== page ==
Optimal decision-making requires that organisms correctly evaluate both the costs and benefits of potential choices. Dopamine transmission within the nucleus accumbens (NAc) has been heavily implicated in reward-learning and decision-making, but it is unclear how dopamine release might contribute to decisions that involve costs.
Cost-based decision-making was examined in rats trained to associate visual cues with either immediate or delayed rewards (delay manipulation) or low-effort or high-effort rewards (effort manipulation). After training, dopamine concentration within the NAc was monitored on a rapid time scale with fast-scan cyclic voltammetry.
Animals exhibited a preference for immediate or low-effort rewards over delayed or high-effort rewards of equal magnitude. Reward-predictive cues but not response execution or reward delivery evoked increases in NAc dopamine concentration. When only one response option was available, cue-evoked dopamine release reflected the value of the future reward, with larger increases in dopamine signaling higher-value rewards. In contrast, when both options were presented simultaneously, dopamine signaled the better of two options, regardless of the future choice.
Phasic dopamine signals in the NAc reflect two different types of reward cost and encode potential rather than chosen value under choice situations.
To read this article in full you will need to make a payment
Purchase one-time access:Academic & Personal: 24 hour online accessCorporate R&D Professionals: 24 hour online access
One-time access price info
- For academic or personal research use, select 'Academic and Personal'
- For corporate R&D use, select 'Corporate R&D Professionals'
Subscribe:Subscribe to Biological Psychiatry
Already a print subscriber? Claim online access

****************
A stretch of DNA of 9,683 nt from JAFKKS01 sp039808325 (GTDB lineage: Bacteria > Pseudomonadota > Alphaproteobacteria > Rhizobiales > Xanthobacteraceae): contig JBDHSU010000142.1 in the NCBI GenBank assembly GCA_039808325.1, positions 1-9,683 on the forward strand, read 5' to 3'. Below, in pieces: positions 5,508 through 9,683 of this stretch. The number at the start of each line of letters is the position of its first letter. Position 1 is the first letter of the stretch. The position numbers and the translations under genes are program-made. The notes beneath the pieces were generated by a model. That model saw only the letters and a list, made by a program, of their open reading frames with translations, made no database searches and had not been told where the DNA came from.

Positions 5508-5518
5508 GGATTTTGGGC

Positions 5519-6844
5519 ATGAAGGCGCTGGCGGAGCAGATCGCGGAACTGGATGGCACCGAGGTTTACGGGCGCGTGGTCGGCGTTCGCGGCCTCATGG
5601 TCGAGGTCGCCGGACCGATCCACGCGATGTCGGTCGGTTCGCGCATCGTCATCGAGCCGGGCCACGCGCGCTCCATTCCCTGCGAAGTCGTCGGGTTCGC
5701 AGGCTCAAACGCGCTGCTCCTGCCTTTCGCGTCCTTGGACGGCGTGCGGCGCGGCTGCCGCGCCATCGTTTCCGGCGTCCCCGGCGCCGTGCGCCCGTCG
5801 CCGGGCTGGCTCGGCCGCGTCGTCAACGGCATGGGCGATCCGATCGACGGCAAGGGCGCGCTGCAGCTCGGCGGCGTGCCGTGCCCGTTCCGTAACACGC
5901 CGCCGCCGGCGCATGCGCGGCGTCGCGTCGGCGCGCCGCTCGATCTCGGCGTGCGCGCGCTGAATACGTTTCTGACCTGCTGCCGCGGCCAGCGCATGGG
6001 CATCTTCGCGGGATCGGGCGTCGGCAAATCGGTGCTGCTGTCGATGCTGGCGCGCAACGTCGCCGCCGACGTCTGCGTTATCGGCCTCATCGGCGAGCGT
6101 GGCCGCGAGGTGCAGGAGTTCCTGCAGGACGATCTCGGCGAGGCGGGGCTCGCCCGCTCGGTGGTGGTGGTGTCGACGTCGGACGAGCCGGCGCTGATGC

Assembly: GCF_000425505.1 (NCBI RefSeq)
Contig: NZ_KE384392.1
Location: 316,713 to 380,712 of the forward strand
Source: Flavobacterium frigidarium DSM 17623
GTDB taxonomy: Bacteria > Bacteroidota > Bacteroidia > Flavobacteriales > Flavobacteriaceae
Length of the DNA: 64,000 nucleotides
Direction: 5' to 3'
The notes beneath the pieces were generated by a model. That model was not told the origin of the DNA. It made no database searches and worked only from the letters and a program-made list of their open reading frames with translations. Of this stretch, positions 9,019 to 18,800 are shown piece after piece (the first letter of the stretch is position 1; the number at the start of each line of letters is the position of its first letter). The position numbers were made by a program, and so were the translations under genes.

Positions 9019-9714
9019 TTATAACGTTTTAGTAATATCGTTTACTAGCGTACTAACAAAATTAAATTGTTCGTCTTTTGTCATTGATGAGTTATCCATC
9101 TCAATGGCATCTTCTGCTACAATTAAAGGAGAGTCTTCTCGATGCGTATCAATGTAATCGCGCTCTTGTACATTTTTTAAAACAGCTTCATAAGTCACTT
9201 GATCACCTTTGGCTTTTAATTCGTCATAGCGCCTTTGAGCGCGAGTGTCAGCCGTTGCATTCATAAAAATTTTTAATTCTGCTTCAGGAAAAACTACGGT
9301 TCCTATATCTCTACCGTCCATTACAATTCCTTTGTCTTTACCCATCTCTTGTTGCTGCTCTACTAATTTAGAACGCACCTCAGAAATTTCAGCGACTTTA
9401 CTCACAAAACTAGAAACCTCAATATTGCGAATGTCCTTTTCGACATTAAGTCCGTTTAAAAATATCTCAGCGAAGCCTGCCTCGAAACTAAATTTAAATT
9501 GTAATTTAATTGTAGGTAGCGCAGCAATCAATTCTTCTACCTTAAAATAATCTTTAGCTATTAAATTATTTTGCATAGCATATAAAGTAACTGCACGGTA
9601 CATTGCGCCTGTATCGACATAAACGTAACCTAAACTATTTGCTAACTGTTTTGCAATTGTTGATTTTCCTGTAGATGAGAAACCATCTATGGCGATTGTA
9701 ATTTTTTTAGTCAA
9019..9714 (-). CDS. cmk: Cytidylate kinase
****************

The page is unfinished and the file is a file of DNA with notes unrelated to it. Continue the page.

Already an online subscriber? Sign in
Register: Create an account
Institutional Access: Sign in to ScienceDirect
- A discounting framework for choice with delayed and probabilistic rewards.Psychol Bull. 2004; 130: 769-792
- Delay discounting in schizophrenia.Cogn Neuropsychiatr. 2007; 12: 213-221
- Temporal Reward discounting in attention-deficit/hyperactivity disorder: The contribution of symptom domains, reward magnitude, and session length.Biol Psychiatry. 2010; 67: 641-648
- Effort-based cost-benefit valuation and the human brain.J Neurosci. 2009; 29: 4531-4541
- Nucleus accumbens dopamine and the regulation of effort in food-seeking behavior: Implications for studies of natural motivation, psychiatry, and drug abuse.J Pharmacol Exp Ther. 2003; 305: 1-8
- Impulsive choice induced in rats by lesions of the nucleus accumbens core.Science. 2001; 292: 2499-2501
- Associative learning mediates dynamic shifts in dopamine signaling in the nucleus accumbens.Nat Neurosci. 2007; 10: 1020-1028
- Dopamine operates as a subsecond modulator of food seeking.J Neurosci. 2004; 24: 1265-1271
- Dopamine neurons encode the better option in rats deciding between differently delayed or sized rewards.Nat Neurosci. 2007; 10: 1615-1624
- Discrete coding of reward probability and uncertainty by dopamine neurons.Science. 2003; 299: 1898-1902
- Adaptive coding of reward value by dopamine neurons.Science. 2005; 307: 1642-1645
- Dissociable cost and benefit encoding of future rewards by mesolimbic dopamine.Nat Neurosci. 2010; 13: 25-27
- A neural substrate of prediction and reward.Science. 1997; 275: 1593-1599
- The temporal precision of reward prediction in dopamine neurons.Nat Neurosci. 2008; 11: 966-973
- Dopamine antagonists alter response allocation but do not suppress appetite for food in rats: Contrast between the effects of SKF 83566, raclopride, and fenfluramine on a concurrent choice task.Psychopharmacology. 2002; 160: 371-380
- Anhedonia or anergia?.Behav Brain Res. 1994; 65: 221-229
- Dopaminergic and glutamatergic regulation of effort- and delay-based decision making.Neuropsychopharmacology. 2008; 33: 1966-1979
- Midbrain dopamine neurons encode decisions for future action.Nat Neurosci. 2006; 9: 1057-1063
Published online: May 11, 2010
Accepted: March 24, 2010
Received in revised form: March 10, 2010
Received: January 28, 2010
© 2010 Society of Biological Psychiatry. Published by Elsevier Inc. All rights reserved.